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Stock trading highs more primal than managed

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IN the aftermath of the 2008 stock-market collapse, it's no surprise that the bipolar behaviour of the financial markets should come under clinical observation.

The latest offering of Cambridge University mathematician John Coates puts Wall Street traders and the marketplace on a figurative analyst's couch -- to discover the cause of the highs and lows that so affect pension portfolios and stock prices.

Though it has the potential to be dry as dust, The Hour Between Dog and Wolf is actually an entertaining read. Coates dumbs down the science of his study so that it is easily accessible to the average reader.

Coates has the pedigree to watch over the wolves of Wall Street. His Cambridge work includes cognitive and behavioural neuroscience in the Judge Business School. He's written on traders and bankers of financial institutions before, in books that linked naturally occurring steroid levels to risk-taking and finger length to success levels.

He borrows his title from French author Jean Genet's final work, Prisoner of Love. The phrase puts to words the fear many have as night takes over, when dog and wolf appear no different, so both are to be feared.

Coates and his fellow scientists essentially open a trading desk on Wall Street and also monitor endocrine and the nervous systems of traders in London. Coates's hypothesis is that the extreme highs and lows of the markets may be driven by actual physiological changes impacting the trader, changes that cause the trader's risk preference to swing.

Of absolutely no comfort to the small investor is the fact that these changes and swings appear to be automatic rather than managed.

He aptly describes the nature of a typical trading floor, which is usually marked by long periods of relative inactivity followed by brief surges -- not unlike a war, he says. That swing between boredom and fear instantly activates the safety circuitry that has brought us to the top of the food chain -- flight or fight.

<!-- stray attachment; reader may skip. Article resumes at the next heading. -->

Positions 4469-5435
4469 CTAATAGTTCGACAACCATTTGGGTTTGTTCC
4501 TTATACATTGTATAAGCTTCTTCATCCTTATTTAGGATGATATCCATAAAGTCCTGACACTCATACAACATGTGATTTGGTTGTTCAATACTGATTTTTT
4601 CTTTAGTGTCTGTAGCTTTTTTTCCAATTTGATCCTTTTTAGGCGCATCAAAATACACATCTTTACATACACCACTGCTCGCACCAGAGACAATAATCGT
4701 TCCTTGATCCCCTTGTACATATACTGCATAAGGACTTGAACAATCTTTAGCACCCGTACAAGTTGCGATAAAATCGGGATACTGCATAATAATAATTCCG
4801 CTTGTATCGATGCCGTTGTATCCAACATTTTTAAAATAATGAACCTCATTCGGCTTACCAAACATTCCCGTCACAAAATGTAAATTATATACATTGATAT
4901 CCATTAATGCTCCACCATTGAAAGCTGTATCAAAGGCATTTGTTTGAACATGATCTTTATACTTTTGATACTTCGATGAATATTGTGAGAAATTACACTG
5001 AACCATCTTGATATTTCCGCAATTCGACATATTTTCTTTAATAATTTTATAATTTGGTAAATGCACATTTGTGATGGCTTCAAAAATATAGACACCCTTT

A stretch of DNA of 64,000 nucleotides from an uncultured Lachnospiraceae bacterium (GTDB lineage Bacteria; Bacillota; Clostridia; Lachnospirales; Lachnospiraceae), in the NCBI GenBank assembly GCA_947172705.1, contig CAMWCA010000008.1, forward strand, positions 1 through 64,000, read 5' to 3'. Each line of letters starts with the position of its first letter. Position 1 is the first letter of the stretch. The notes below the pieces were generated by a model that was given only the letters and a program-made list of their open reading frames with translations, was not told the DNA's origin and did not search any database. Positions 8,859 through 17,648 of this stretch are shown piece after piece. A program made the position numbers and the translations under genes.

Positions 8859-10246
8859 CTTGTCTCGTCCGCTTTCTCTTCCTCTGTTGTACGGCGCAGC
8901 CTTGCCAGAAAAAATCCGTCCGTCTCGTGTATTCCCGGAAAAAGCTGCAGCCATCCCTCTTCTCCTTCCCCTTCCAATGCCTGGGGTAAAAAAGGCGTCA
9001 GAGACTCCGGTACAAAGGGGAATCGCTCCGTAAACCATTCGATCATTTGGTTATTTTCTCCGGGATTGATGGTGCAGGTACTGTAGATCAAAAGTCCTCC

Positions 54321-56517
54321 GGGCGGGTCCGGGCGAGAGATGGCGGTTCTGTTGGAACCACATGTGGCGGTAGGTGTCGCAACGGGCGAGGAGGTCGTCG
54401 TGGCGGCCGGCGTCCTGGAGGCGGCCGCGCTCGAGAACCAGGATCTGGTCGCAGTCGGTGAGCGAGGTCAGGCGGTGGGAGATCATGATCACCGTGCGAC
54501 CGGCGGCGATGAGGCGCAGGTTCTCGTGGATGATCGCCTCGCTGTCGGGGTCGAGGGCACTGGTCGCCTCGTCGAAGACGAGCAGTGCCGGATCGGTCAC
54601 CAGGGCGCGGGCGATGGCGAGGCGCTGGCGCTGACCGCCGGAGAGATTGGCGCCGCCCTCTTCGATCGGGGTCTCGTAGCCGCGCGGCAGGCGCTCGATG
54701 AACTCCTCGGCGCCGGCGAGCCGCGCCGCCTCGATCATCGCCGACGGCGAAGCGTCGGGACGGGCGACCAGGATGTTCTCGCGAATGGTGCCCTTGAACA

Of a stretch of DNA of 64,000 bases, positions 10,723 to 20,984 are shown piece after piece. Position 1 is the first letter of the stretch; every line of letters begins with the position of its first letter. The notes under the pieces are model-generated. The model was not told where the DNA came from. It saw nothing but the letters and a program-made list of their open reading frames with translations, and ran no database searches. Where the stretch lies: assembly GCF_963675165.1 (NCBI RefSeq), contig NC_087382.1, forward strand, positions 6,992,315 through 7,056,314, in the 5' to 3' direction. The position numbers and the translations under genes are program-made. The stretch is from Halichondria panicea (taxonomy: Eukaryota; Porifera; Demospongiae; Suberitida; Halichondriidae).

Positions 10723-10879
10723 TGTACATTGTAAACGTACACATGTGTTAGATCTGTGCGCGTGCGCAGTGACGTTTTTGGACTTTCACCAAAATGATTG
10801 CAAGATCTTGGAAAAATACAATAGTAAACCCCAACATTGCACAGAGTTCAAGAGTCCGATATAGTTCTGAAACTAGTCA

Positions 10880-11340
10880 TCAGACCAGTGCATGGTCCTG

Coates explains how the beginning of a shift in the marketplace is felt by traders in the ceruleus, a region deep within the brain. The ceruleus "feels" a change or threat long before it emerges, whether in a car park, a football field or on the trading floor.

That realization of risk places the brain on high alert, so that our senses become hyper aware. Coates refers to athletes on a playing field who say they become so aware, so alert, that it seems as if they can pick out every voice in the stadium or every blade of grass.

Coates provides a play-by-play of the response to threat or opportunity on the trading floor, where the trader seems more like a hunter with spear in hand than a young man dressed in a suit sitting at a computer.

He gives a gripping account of all the switches that turn adrenaline flow from drip to torrent as the trader senses a market shift.

The downside of this book is the feeling of poor control it leaves the hapless small-time investor. You're not just fighting big institutional investors, you're up against a sharply dressed trader who's flashing back to his ancestor's days in a cave.

 

Jackie Shymanski is director of communications and public affairs at CancerCare Manitoba.

 

 

The Hour Between Dog and Wolf

Risk Taking, Gut Feelings

and the Biology of Boom and Bust

By John Coates

Random House, 288 pages, $30

Republished from the Winnipeg Free Press print edition May 19, 2012 J7

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